It was not so many years ago, before Amazon had a Dutch online store – I was living in The Netherlands at the time - I would make my orders on one of their other international sites. With no address verification we would have to try to enter our address details to fit the national pattern Amazon was then using – and labels were printed in the same local format, so that labels on deliveries couldn’t be machine read and packages were often delayed, taking weeks to arrive. Deliveries were lost, only to suddenly be delivered weeks after ordering when a replacement had already arrived. The number of replacement and lost items, wrangles with customer service and the time wasted by both the customer and Amazon made the process fraught and meant I’d often look for another alternative before ordering from Amazon.
Then Amazon upped its game. It started validating addresses, even those of international customers; using the correct local address format, partnering with postal services and tracking deliveries. Delivery times dropped from weeks to days. The whole process became as smooth as ordering from a local company. The consumer benefitted, Amazon benefitted. They had hit on how to go global by going local.
Retailers such as Amazon are successful internationally because they have understood that one size does not fit all, and have followed the golden rule of successful internationalisation. Here is how.
The golden rule: think global, act local – especially when it comes to data.
Across each border lies a whole new set of requirements and cultural differences which a successful organisation takes into account in their online offerings. Many differences can be obvious – different currencies and languages, for example. Others are less obvious but can lead to just as many problems if ignored – different address formats, other personal naming norms and varied preferred payment options, to name but a few. Retailers need to avoid alienating cross-border customers, and, as importantly, they need to give each user the feeling that their sites have been created with them in mind. They must be as easy for any customer to use and, importantly, to complete a purchase, as any local online store. They need to leave users with the desire to come back again, just as bricks and mortar stores need to do. In a world with over 130 address formats and 6000 languages, over 40 personal name formats and a host of other differences, care and planning are required for successful, rather than just sufficient, cross-border selling.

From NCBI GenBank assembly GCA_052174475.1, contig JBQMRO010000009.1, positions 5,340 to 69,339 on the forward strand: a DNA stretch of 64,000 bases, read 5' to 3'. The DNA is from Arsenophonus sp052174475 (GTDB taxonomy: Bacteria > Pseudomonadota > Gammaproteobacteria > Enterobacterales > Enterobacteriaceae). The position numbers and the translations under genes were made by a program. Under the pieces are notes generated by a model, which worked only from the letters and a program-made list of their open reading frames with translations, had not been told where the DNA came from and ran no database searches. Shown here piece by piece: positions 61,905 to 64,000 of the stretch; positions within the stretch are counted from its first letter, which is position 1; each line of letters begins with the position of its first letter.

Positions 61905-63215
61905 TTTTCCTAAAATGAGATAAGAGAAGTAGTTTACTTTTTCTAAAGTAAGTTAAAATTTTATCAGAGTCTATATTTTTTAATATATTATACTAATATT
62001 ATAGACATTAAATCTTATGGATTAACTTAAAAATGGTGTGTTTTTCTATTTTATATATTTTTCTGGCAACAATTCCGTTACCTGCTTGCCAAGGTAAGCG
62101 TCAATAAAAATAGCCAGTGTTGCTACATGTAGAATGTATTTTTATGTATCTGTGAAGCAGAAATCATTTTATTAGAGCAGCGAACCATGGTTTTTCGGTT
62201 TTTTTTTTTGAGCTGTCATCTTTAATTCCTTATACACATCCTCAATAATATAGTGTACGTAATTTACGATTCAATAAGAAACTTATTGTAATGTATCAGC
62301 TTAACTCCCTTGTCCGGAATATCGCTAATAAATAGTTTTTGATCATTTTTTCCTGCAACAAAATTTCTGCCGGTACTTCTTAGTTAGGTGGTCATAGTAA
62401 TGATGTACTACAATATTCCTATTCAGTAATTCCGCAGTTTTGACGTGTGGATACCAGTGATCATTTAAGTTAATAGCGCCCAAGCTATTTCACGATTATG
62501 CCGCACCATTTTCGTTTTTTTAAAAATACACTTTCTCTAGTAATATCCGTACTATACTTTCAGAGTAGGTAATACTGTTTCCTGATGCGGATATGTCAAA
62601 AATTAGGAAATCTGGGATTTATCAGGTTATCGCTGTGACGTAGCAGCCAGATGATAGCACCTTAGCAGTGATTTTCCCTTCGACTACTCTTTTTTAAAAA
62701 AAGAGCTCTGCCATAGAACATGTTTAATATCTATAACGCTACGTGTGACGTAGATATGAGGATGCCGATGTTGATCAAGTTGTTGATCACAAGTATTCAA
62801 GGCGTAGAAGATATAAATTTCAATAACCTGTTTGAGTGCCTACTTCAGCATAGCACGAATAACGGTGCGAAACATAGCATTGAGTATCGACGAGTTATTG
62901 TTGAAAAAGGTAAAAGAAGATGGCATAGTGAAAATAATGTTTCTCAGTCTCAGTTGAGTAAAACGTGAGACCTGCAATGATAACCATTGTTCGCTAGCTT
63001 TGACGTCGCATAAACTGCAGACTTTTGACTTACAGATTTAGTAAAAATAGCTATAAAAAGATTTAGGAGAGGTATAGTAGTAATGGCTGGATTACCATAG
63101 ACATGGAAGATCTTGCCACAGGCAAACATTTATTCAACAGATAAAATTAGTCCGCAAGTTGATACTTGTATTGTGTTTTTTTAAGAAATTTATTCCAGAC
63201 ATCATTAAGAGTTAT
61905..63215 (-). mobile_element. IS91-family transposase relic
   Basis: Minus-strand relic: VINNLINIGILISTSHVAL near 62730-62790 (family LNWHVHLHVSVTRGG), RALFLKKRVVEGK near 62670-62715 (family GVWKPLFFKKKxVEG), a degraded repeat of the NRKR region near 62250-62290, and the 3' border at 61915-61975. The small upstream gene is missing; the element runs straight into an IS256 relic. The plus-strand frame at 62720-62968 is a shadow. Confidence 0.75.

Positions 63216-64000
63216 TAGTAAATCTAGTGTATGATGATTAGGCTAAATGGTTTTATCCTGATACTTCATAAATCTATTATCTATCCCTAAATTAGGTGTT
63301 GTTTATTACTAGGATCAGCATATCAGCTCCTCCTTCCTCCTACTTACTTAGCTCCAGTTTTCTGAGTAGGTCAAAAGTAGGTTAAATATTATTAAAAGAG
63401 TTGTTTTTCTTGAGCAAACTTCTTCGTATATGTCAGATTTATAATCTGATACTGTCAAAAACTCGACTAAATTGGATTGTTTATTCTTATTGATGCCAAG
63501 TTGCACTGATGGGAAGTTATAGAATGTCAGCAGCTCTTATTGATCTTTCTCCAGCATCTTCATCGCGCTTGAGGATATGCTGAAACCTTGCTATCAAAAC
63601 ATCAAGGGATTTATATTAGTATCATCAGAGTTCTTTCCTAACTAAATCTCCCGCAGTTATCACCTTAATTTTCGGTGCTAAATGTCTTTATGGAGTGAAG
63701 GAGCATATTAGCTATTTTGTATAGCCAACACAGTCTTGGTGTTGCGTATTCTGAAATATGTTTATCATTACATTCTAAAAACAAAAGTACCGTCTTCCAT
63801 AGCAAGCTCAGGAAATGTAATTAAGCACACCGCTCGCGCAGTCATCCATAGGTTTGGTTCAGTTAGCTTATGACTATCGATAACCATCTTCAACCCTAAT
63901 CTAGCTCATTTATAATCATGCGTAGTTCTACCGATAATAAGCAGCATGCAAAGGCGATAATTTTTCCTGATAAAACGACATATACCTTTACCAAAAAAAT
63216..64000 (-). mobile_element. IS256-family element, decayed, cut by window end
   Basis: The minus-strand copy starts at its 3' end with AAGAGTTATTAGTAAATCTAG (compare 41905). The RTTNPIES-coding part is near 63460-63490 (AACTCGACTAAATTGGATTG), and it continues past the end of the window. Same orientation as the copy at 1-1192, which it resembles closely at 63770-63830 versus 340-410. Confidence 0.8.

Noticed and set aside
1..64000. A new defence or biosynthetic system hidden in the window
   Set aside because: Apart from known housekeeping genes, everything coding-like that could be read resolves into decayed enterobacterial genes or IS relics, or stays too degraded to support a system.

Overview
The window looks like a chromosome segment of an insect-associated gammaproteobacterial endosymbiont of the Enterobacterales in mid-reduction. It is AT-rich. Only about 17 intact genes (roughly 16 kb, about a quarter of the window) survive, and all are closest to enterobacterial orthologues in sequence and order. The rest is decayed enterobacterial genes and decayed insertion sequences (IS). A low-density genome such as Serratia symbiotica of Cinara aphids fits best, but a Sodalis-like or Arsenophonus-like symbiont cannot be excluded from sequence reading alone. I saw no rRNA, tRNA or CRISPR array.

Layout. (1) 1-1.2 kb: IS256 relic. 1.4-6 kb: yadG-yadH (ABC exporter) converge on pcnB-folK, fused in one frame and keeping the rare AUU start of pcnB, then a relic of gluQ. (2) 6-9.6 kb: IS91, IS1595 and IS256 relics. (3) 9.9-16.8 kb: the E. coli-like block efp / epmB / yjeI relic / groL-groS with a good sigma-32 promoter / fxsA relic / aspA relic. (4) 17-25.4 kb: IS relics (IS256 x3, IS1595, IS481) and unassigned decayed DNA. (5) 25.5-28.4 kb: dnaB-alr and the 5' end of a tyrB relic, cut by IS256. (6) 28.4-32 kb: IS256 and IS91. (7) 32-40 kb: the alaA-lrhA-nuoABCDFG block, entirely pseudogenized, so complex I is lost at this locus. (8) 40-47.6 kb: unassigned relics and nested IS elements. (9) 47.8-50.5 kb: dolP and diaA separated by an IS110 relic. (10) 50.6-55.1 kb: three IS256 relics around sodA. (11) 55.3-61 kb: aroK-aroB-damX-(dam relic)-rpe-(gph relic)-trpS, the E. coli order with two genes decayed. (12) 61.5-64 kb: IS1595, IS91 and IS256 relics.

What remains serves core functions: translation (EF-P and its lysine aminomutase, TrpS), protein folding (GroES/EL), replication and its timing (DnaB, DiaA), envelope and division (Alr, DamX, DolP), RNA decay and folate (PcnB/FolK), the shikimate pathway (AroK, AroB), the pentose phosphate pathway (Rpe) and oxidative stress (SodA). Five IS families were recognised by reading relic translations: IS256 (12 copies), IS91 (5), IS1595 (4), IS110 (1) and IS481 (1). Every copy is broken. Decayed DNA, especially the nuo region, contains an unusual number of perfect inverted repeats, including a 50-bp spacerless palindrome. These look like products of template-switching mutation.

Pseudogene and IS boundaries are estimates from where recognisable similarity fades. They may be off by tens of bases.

You can find more information on understanding international data in this guide to understanding international addresses.
Though it can be tough to move into international retail markets, it can also prove to be very profitable for those companies that manage it successfully. Cross-border trading is growing. As the report mentions, Forrester's estimates that cross-border eCommerce will outpace domestic eCommerce growth to rise at a compound annual growth rate of 17% between 2017 and 2022, and that 20% of global eCommerce sales will be made up of cross-border purchases by 2022.
Though going global is an inevitable step for most companies, and data can be collected quickly and easily, good international data collection is a challenge. To achieve the same quality of international data as you would expect from your domestic data, ensure that you are prepared for all the diversity you will encounter, and utilise available knowledge and tools to achieve top quality data collection. Only in this way will you be able to act local as you go global. The Loqate Internationalisation Retail Index shows that it can be done.
Guest blog by Graham Rhind